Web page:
The central premise of Bernie Sanders's presidential bid is that he'll spark a "political revolution" in America.
"Today," Sanders said as he announced his campaign last May, "we begin a political revolution to transform our country economically, politically, socially and environmentally."
And what, exactly, does he mean by that?
On its surface, the concept is simple: Sanders wants to organize and mobilize the people against the powerful — specifically, corporations and the wealthy. He argues that by building a movement among average Americans, he'll be able to win elections, defeat special interests, push liberal reforms into law, and build an economy that works for everyone.
But when you drill down into the details, Sanders's hoped-for political revolution is more complicated than that — and more interesting.
For one, it's a contested theory about the best way to advance progressive policies. For another, it's an electoral argument about how the Democratic Party can expand its appeal among white voters and change the existing partisan math. It's a case that the system is so broken and corrupt that extreme measures are needed to shake it up. And it's a usually implicit, sometimes explicit critique of President Obama and his party.
But perhaps most importantly and controversially of all, it's a bet — a bet that the establishment's conventional wisdom is wrong, and that a silent majority in America can be convinced to support the policies of Bernie Sanders.
The three prongs of Sanders's political revolution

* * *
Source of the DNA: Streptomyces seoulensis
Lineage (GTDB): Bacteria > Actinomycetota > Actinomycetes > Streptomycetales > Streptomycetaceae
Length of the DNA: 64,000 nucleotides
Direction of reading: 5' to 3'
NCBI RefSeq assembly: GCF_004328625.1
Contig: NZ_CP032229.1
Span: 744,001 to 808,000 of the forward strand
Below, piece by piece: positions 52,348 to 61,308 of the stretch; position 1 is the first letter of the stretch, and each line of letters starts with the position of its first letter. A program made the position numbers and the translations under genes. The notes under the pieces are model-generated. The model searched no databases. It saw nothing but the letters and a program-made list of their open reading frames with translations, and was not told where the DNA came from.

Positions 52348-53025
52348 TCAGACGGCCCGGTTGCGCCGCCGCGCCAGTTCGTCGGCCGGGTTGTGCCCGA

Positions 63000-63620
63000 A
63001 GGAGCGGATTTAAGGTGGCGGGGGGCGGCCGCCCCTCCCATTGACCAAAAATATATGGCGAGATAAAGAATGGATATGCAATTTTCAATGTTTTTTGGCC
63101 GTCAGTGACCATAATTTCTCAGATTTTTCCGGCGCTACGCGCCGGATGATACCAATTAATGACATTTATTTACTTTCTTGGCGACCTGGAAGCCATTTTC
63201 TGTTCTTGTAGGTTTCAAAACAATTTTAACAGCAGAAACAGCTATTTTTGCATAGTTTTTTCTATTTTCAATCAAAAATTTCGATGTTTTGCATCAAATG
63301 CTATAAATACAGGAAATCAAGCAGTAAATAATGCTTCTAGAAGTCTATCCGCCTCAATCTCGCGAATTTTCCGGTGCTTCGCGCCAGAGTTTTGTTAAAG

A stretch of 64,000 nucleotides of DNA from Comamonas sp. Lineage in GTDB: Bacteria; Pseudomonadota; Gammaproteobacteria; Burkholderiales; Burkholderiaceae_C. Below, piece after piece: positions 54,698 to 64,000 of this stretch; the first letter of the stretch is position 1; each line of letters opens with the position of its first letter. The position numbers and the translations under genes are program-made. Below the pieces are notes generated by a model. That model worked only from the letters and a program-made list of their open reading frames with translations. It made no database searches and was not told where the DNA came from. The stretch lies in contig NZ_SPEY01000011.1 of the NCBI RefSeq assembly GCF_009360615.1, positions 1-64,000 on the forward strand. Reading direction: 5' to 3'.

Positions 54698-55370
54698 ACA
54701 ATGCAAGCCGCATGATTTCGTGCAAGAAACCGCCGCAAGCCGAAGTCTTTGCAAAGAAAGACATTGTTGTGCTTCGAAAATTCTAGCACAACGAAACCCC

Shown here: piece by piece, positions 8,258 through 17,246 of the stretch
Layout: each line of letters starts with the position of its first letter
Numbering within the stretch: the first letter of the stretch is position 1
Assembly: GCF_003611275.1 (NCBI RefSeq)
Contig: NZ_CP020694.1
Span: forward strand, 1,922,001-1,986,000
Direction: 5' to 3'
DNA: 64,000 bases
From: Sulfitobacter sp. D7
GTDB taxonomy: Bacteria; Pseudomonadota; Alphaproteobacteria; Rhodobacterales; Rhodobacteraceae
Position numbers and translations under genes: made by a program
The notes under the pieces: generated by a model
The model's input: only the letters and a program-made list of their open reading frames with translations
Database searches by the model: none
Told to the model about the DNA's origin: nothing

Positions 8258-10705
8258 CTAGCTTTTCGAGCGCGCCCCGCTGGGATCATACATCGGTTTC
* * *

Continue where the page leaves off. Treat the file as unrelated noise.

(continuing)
To the casual listener, Sanders's political revolution might at first sound as vague as Barack Obama's 2008 promises to change the way politics works. You rally the American people to your side, you run against the system, you win the presidential election, and then the country heads off to its bright new progressive future.
But I've covered Sanders for a while, and in my view he is selling something different. In contrast to Obama, who tended to position himself personally as the solution to Washington's problems, Sanders views his political revolution as issues-oriented and coalition-based. In my analysis, it would involve three key planks:
- A Democratic Party-wide move to the left on economic issues, focused on challenging the power of the wealthy and corporations (and, by extension, the power of the Republicans those interests tend to back)
- A new economics-focused electoral appeal aimed at nonvoters of all races — and at white voters who've tended to support the GOP
- A continued mobilization and organization of many of those core supporters, so they'll keep fighting for change once President Sanders is in office